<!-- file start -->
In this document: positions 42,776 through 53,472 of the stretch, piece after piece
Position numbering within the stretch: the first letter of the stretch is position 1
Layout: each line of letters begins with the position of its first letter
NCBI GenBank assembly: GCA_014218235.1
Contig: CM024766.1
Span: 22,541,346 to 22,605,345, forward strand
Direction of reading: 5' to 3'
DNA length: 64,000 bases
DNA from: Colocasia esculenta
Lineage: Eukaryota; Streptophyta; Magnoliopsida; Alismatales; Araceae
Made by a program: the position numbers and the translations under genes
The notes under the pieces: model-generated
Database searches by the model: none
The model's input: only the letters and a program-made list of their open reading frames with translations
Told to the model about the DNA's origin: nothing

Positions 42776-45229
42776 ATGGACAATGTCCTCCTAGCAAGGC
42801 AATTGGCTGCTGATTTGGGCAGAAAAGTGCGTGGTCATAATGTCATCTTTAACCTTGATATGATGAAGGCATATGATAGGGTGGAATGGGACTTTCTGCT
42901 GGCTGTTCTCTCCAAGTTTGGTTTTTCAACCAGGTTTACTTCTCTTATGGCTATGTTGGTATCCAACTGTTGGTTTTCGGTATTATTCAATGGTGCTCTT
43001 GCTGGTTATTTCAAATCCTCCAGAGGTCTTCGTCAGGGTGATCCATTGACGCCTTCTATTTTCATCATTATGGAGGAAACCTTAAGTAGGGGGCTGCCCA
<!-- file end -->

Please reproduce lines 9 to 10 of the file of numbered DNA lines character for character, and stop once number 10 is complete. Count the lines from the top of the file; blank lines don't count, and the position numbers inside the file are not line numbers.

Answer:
DNA from: Colocasia esculenta
Lineage: Eukaryota; Streptophyta; Magnoliopsida; Alismatales; Araceae